Our own brain's function to keep us upright makes us seek balance in composition. An equally weighted frame appears to be at rest and makes the viewer calm. "Balanced" doesn't necessarily mean two people equal-distant apart. A person on the right-hand side of the screen might be "balanced" by a clock hanging on a wall on the left-hand side.
You don't necessarily want the viewer to feel peace and harmony all the time. One thing you often want to achieve is tension, which can be done by skewing the balance, adding vertical or angled lines that take away from a balanced grame. Tilting the camera a few degrees to one side will keep your audience from relaxing. They might not even notice the hoizon being off, but subconsciously, there is a feeling that something isnt wuibe right. Using a wide-angle lens that distorts a shot so that lines arent parallel or perpendicular also creates tension.
Maintaining Your Composition
It's important to keep consistency in your composition to keep from confusing your viewer. Your actors need to look and speak in consistent directions, two characters facing one another over a dinner table, for example, shouldn't be shown in close-ups looking in the same direction.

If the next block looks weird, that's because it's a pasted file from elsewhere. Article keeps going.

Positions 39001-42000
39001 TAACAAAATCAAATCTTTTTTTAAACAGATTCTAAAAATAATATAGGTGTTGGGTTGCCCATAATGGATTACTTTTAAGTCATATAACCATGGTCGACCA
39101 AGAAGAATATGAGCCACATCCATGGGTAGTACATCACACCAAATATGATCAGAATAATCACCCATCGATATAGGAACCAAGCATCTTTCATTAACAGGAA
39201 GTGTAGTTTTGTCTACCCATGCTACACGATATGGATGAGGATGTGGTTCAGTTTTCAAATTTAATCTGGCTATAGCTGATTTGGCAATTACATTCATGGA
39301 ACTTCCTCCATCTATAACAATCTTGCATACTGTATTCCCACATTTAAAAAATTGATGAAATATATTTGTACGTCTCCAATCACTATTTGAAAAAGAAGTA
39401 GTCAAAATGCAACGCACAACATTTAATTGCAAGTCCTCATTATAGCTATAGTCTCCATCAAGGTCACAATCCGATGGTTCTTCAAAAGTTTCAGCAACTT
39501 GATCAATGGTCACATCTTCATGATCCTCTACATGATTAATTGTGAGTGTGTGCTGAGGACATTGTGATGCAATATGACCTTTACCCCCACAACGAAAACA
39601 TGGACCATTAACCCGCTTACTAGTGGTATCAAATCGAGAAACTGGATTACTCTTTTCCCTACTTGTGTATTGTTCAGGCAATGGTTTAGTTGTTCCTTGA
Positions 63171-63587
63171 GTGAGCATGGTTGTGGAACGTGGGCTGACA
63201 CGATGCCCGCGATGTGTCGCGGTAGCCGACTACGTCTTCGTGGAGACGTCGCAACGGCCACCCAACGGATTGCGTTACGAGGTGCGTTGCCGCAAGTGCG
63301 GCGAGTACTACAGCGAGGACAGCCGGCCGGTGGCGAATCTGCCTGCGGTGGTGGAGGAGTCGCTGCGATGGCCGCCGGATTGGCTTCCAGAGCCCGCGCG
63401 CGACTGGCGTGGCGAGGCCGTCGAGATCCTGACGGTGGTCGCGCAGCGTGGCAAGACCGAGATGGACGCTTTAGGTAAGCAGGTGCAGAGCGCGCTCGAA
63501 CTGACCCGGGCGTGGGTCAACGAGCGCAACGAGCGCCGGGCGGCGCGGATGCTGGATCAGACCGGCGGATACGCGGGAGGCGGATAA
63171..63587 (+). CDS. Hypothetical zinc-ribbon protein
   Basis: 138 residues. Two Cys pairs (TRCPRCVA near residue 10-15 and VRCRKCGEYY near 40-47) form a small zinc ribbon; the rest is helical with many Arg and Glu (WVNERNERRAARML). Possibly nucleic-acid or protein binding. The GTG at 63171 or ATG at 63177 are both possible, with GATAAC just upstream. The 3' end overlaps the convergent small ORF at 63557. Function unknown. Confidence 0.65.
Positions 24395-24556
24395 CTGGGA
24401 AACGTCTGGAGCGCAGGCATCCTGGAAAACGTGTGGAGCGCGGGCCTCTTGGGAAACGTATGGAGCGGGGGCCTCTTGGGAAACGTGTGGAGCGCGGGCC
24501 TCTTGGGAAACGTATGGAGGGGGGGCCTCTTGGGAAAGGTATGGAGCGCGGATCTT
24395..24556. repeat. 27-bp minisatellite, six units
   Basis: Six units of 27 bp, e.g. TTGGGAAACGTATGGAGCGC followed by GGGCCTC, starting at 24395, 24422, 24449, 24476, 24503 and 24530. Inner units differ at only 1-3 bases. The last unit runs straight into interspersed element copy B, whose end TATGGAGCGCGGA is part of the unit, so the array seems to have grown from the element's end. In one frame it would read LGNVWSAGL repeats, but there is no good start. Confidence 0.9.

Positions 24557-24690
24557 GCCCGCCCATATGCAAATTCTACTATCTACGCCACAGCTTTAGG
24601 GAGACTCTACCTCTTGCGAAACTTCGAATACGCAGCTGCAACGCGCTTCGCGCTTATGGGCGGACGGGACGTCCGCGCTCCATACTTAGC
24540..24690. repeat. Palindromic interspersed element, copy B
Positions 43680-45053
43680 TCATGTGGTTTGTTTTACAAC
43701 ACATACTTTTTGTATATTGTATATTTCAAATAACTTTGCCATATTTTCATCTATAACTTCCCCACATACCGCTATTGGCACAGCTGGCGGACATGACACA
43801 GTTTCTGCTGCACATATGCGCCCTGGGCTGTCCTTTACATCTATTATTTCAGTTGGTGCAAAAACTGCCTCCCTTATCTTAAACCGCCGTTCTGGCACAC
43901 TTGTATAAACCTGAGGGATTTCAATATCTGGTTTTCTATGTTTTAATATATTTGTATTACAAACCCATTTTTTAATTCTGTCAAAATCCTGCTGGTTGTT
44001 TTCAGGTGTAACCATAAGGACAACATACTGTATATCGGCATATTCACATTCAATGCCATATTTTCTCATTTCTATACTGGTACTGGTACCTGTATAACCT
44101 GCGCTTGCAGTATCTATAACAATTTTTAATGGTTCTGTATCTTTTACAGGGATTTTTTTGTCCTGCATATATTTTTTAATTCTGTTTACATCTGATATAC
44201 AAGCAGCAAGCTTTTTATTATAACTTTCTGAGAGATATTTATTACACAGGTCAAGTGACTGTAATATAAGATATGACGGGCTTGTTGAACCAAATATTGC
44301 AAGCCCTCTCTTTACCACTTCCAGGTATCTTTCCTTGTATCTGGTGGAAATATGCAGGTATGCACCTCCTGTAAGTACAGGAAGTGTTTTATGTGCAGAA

Color composition is a major part of many motion pictures-M. Night Shyamalan's The Village, for example, made good use of the color red to represent evil and cooler blues to represent good. Months before shooting begins, many directors, production designers, and directors of photography will choose a color palate for a movie, deciding what types of colors will work together to give the audience the proper "feeL" For an example of hypercolor composition watch Peter Greenaway's The Cook the Thief, His Wife & Her Lover.